What to eat if you have COVID-19

A healthy person only needs professional medical advice or a nutritionist to review their general physical condition and provide guidance on eating habits that help maintain their good health.

In a sick and hospitalized person, the evaluation of their nutritional status is more complex, since it must include an assessment of more parameters and care of the health team, including doctors, nutritionists, nurses and changes in diet according to their condition and in some extreme cases that require it to provide parenteral feeding.

COVID-19 and feeding at home

Good nutritional status has been shown to have an important effect on maintaining the integrity of the respiratory system and its function.

If you present COVID-19 with mild symptoms and without complications and you are at home with medical monitoring, here are a series of general recommendations about your diet provided by the United Nations Organization (WHO):

-Balanced diet and adequate hydration during quarantine

It has been seen that people who eat a balanced diet tend to be healthier, have a stronger immune system and lower their risk of chronic diseases and infectious diseases.

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-Include a variety of fresh unprocessed foods daily to get the vitamins, minerals, dietary fiber, protein and antioxidants your body needs.

-Drink enough water daily

It is important that you stay hydrated. Drink 8-10 glasses of water a day. Remember that water alone is the best option, you can also have drinks such as tea, coffee or lemon water without added sugar.

If you have a fever you will need to drink more water, it is important to stay hydrated.

Avoid excess caffeine, drinks with added sugar, sodas, and concentrated or sugary fruit juices.

-Eat fresh unprocessed food

Eat daily fruits and vegetables, especially yellow or orange and green leafy vegetables, legumes (beans, lentils, chickpeas, broad beans, soy, among others), nuts, and seeds, whole grains such as oats, corn, brown rice, tubers such as potatoes, sweet potatoes and cassava.

As well as animal protein sources such as fish, chicken, lean meat, eggs, and low-fat dairy (yogurt, cheese, and milk).

-Food portions according to your energy and nutrient recommendations

Food servings depend on your energy and nutrient requirements, however a minimum general guide to include daily provided by the WHO is the following:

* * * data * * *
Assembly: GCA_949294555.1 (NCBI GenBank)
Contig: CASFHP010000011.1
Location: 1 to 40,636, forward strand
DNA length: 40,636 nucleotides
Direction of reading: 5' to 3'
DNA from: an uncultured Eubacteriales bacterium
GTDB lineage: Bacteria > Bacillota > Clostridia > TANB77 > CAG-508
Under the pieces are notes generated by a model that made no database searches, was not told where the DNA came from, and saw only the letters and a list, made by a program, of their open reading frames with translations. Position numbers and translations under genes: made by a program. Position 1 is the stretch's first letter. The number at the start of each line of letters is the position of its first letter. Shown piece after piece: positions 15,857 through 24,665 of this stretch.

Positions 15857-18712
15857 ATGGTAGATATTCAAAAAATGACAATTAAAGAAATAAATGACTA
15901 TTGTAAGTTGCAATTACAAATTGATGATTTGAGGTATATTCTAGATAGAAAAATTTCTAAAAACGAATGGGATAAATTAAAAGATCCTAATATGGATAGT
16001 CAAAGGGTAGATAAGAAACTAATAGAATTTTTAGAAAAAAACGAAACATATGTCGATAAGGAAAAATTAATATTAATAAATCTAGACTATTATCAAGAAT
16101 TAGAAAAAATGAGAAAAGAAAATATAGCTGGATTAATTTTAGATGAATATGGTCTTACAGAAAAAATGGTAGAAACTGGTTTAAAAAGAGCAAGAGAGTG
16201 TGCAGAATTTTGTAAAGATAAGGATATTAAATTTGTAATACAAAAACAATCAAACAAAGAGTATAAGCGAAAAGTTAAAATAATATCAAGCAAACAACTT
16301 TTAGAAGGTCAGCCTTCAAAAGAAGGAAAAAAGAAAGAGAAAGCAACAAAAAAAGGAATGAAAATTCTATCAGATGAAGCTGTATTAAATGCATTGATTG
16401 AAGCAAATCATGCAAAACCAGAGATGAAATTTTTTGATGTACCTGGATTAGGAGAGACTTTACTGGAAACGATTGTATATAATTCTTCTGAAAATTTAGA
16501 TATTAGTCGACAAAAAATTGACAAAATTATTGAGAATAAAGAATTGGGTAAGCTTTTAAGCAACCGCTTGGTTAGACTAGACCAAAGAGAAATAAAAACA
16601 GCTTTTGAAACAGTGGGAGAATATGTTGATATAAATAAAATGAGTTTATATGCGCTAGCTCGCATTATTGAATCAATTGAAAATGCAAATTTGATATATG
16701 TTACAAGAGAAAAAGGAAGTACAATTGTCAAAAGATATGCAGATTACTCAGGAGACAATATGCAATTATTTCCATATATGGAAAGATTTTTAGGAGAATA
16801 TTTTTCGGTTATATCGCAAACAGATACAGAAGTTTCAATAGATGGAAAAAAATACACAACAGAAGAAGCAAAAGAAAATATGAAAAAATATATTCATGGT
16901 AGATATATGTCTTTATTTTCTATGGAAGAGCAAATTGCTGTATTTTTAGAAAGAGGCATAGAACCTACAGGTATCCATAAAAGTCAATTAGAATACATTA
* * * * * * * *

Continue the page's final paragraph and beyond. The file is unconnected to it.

Ensure a daily minimum of 2.5 cups of vegetables (5 servings), 2 cups of fruit (4 servings), 180 g of whole grains and 160 g of protein foods of either vegetable or animal origin.

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You can consume red meat 1-2 times a week, chicken 2-3 times a week and fish 2-3 times a week.

The portions should be according to the energy and nutrient requirements that are according to gender, physical activity, height and physical complexion.

For a personalized meal plan for healthy people who need to lose weight you can get it at Midieta.com.

-Includes healthy snacks

Include raw vegetables and fresh fruit in your snacks instead of products high in sugar, fat, or salt.

Avoid sugar or products that contain it, as well as saturated fat and excess salt to help reduce the risk of being overweight, obesity, coronary heart disease, stroke or stroke, diabetes, and certain types of cancer.

-Fat and oil in moderation

It prefers unsaturated fats like those found in avocado, walnuts, olive oil, soybean oil, canola oil, sunflower oil, and corn oil.

Avoid saturated fats like those found in fatty red meat, butter, coconut oil, cream, and fatty cheeses.

Avoid consuming products processed with trans fats, including fast food, snacks, fried food, pizza, cakes, cookies, margarines and fatty dressings, among others.

Prefer to consume fish and chicken (breast) for their low fat content rather than fatty red meats and cold cuts and other processed meats high in fat and salt.

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Include low-fat dairy versions like yogurt, milk, and cheese.

-Eat less fat and sugar

Remember when cooking to limit the amount of salt and high sodium condiments such as soy sauce, fish sauce, among others.

Limit your salt intake to less than 5g, this is about 1 teaspoon of iodized salt. Avoid products and “snacks” high in salt and sugar.

He prefers to consume fresh fruit over products made with excess sugar such as cookies, cakes and chocolate.

Avoid consuming sodas or sodas and other high-sugar beverages such as industrialized fruit juices and concentrated fruit juices and syrups, as well as sweetened milks or shakes, yogurt drinks with added sugar, and sugary coffee drinks.

A balanced diet and staying hydrated during the time you are with COVID-19 will help your recovery

In some cases, you may require vitamin C, vitamin D, zinc, or folic acid supplements during quarantine. Ask your doctor about the right doses for you.

Stay in contact with your healthcare provider throughout the quarantine if you have COVID-19, especially if you have a previous chronic disease such as diabetes or another or suffer from high blood pressure.

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